March 27, 2020
Then Peter came to Jesus and asked, “Lord, how many times shall I forgive my brother or sister who sins against me? Up to seven times?” Jesus answered, “I tell you, not seven times, but seventy-seven times. ” - Matthew 18:21-22
In answering Peter’s question, Jesus articulated a standard of unlimited forgiveness in the body of Christ. Believers must forgive other believers repeatedly. Peter wanted to limit forgiveness in the body of Christ. He wanted to impress Jesus by expanding the rule suggested by the rabbis. The rabbis said it was sufficient to forgive a brother only 3 times. After sinning against you 3 times the rabbis said you have no obligation to forgive him again. The rabbis suggested measuring forgiveness. They suggested pouring out forgiveness like an ingredient in a recipe. They proposed a limited amount of forgiveness be extended to your brother. Peter suggested that a sinning brother should be forgiven 7 times. If he sins against you 7 times. If he stands before the church body 7 times, we should take him back into the Fellowship 7 times. But on the 8th event of sin he should forever be cast aside.
That sounded reasonable to Peter. That probably sounds reasonable to you. But God’s way is not man’s way. Jesus said there is no limit on the amount of forgiveness we should extend to our brother. To illustrate this standard, he told a parable the 1st part of which illustrates why there must be unlimited forgiveness within the body of Christ. We forgive without limitation because the God we serve forgives us without limitation.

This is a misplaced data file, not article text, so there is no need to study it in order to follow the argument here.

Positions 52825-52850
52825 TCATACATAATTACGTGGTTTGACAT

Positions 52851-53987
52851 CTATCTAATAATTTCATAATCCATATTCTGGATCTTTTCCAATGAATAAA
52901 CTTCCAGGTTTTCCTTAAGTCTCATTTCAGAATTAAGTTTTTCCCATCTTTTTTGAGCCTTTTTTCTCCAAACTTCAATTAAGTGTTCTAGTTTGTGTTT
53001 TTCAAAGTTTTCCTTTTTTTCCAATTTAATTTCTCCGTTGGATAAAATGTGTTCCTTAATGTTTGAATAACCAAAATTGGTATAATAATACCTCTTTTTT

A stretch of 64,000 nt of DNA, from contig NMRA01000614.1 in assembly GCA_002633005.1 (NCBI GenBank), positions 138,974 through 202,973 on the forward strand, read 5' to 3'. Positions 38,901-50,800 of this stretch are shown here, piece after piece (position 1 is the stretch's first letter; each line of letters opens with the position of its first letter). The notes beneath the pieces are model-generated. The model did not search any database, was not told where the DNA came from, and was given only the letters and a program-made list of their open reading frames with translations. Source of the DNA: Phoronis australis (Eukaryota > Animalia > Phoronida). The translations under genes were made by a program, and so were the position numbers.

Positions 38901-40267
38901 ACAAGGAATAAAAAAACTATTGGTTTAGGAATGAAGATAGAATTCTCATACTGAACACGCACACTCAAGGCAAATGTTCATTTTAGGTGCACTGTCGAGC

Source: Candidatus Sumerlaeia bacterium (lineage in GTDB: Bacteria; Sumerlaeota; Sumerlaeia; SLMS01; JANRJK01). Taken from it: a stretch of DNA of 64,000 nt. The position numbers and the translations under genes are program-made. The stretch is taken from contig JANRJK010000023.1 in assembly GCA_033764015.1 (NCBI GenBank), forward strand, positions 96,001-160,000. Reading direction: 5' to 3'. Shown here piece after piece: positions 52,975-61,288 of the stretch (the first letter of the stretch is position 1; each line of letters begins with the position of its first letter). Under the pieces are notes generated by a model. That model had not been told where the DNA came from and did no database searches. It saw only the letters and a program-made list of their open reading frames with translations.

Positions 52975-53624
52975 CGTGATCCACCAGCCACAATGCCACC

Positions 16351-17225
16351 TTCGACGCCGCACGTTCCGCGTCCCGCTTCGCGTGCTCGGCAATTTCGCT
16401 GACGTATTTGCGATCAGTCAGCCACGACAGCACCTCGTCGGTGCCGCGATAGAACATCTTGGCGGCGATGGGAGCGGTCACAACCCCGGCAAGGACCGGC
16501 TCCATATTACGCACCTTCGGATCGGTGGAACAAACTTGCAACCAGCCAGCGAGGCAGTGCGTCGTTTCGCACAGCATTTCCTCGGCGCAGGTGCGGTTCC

Jesus said: a king called together his finance officials for an appointed day of accounting. One of his officials owed him the astonishing sum of 10,000 talents, approximately $20,000,000 in today’s currency. We are not told how he accumulated the debt. Perhaps he had misplaced the king’s money. Or perhaps he had been robbed of money due the king. Or perhaps he had stolen the king’s money. Regardless, all we know is that he owed the king $20,000,000. When he stood before the king at the time of accounting, he heard the verdict, he, his wife, his children and all his possession would be sold to repay a portion of the debt. That verdict was more than he could bear… he flung himself at the feet of the king and begged for mercy. He promised full repayment knowing he could never repay the full debt. He asked for an installment plan and the king refused. Surprisingly the king absolved him of his obligation to repay the $20,000,000. The king told him to go. The king told him he was free. That’s the king’s standard of forgiveness in the body of Christ. It is without limit.
Can you extend to your brother and sister unlimited forgiveness?
Yours In Community Transformation.
Rev. Gillard S. Glover
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